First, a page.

A 15-year-old male who met with road traffic accident (RTA) had crush mutilating injuries in the left hand. He was treated primarily at a peripheral center for initial 2 weeks then referred to us. He had severe comminuted fracture of the index finger with skin loss and exposed dorsal surface. Loss of middle finger through Metacarpophalangeal joint. Fracture in the proximal phalanx of the ring finger and stitched infected wounds in the palm and little finger were found. [Figure 1] shows the clinical presentation.
Figure 1: (a) (b) Pre operative Clinical picture (With loss of skin , tendon & infected index metacarpal bone with loss of middle finger & fractured ring finger)

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The patient was operated by us for debris, infection, and removal of K wires. Fractured fragments of the index metacarpal were removed and whole digit was transported to the middle finger along with the neurovascular bundle and flexor tendons. Ring finger fracture was refixed. [Figure 2] shows the X-ray and intraoperative appearance.

Final appearance looks like as shown in [Figure 3].
Figure 2: (a) (b) Intra-operative Clincial Picture & its X-ray Showig loss of middle finger digit

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Figure 3: (a and b) Postoperative picture (three digit Hand cosmetically functionally more viable after transposing index digit to middle finger metacarpal head

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  Discussion Top


A tissue graft is the most common form of spare part surgery. Amputated or Non-salvageable components can be used as source of tissue graft. But there are a few pre-requisites for spare part surgery[5],[6] They are:

  1. The spare part should do better at the implanted site.
  2. It should be anatomically integrated.
  3. Re-implanted part should be fundamentally better.
  4. Ischemia time should be reasonably short.


Younger age groups have better adaptability than older people in terms of pinch and grip functions. Manual workers shouldbe provided with ulnar grip, and educated people need radial grip for finer writing work.[1],[7] If some healthy tissues are needed for betterment, then one should not hesitate to obtain that like skin grafts or nerve graft, etc.The goal should be the acceptable hand means one with three fingers with near normal length, near normal sensation and a functioning thumb.[6],[8]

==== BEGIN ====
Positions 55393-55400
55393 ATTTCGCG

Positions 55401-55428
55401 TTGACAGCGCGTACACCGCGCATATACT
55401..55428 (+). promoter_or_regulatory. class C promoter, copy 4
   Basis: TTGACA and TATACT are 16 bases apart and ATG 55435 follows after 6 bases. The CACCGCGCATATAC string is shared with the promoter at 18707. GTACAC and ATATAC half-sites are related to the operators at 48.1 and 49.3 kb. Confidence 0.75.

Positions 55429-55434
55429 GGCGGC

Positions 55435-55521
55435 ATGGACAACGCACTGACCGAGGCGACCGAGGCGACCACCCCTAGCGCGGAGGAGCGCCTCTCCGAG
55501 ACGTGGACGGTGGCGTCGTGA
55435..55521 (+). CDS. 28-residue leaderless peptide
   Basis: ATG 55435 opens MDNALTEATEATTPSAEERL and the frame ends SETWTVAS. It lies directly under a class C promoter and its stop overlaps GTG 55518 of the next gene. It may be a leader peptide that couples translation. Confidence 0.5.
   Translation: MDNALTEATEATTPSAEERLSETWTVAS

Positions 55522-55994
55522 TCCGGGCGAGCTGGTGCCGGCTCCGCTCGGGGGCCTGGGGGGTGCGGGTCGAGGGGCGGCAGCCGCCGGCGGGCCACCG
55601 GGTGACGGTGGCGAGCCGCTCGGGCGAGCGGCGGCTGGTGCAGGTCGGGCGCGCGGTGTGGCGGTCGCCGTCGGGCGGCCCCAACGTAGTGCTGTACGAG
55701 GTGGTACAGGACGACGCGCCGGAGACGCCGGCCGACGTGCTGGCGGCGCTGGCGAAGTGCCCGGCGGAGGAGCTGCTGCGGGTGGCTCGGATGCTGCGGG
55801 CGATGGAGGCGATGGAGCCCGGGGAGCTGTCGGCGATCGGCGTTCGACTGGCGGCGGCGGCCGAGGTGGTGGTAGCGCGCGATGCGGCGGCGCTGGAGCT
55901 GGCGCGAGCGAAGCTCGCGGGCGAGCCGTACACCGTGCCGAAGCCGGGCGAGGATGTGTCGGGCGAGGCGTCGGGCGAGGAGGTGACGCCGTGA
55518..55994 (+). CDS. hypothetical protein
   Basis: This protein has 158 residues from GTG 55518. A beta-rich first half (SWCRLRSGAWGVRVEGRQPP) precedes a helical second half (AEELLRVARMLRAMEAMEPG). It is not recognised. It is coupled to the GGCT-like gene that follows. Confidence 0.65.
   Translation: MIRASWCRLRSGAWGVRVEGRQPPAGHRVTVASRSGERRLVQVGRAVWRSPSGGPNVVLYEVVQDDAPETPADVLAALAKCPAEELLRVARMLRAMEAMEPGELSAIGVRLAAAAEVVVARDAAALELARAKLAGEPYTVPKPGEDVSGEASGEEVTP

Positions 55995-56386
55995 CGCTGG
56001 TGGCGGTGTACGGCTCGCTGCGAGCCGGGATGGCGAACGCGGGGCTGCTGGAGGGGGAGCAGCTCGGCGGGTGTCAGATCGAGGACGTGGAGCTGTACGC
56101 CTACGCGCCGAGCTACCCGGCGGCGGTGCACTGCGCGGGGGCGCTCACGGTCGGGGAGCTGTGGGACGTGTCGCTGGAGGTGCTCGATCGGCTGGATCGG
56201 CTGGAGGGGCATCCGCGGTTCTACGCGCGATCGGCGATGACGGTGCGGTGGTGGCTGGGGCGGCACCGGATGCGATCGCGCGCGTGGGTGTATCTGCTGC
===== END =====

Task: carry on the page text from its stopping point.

Conclusions Top


In a complicated, devastating complex trauma of the hand, the aim is early restoration of form and function of the hand while minimizing the surgical procedures as well as donor site damages. Spare part surgery should be used as a tool to use tissue from Non –salvageable digit to reconstruct a salvageable dignic rather than to waste it.

Impending for amputation or nonsalvageable digit can provide skin, nerve, vein, artery, or bone as spare part or whole digit for transposition.

Acknowledgement

Thanks for help & guidance to Dr. Kantilal Jain, Orthopaedician, GRMI.

Financial support and sponsorship

Nil.

Conflicts of interest

There are no conflicts of interest.



 
  References Top

1.
Peng YP. FRCS1 and Amitabha Lahiri, MBBS, FRCS. Semin Plast Surg 2013;27:190-7.  Back to cited text no. 1
    
2.
Midgley RD, Entin MA. Management of mutilating injuries of the hand. Clin Plast Surg 1976;3:99-109.  Back to cited text no. 2
    
3.
Büchler U. Traumatic soft-tissue defects of the extremities. Implications and treatment guidelines. Arch Orthop Trauma Surg 1990;109:321-9.  Back to cited text no. 3
    
4.
Soucacos PN. Indications and selection for digital amputation and replantation. J Hand Surg Br 2001;26:572-81.  Back to cited text no. 4
    
5.
Küntscher MV, Erdmann D, Homann HH, Steinau HU, Levin SL, Germann G. The concept of fillet flaps: Classification, indications, and analysis of their clinical value. Plast Reconstr Surg 2001;108:885-96.  Back to cited text no. 5
    
6.
Katsaros J. Indications for free soft-tissue flap transfer to the upper limb and the role of alternative procedures. Hand Clin 1992;8:479-507.  Back to cited text no. 6
    
7.
Schärli AF, Kinderchir Grenzgeb Z. Primary treatment of mutilating hand injuries (author's transl). 1980;30 Suppl: 96-100.  Back to cited text no. 7
    
8.
Nel'zina ZF, Lekomtsev SS, Lisov OL. Primary reconstructive operations in open injuries of the hand and fingers. Vestn Khir Im I I Grek 1979;123:108-11.  Back to cited text no. 8
    


    Figures

  [Figure 1], [Figure 2], [Figure 3]



 

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Abstract
Introduction
Materials and Me...
Discussion
Conclusions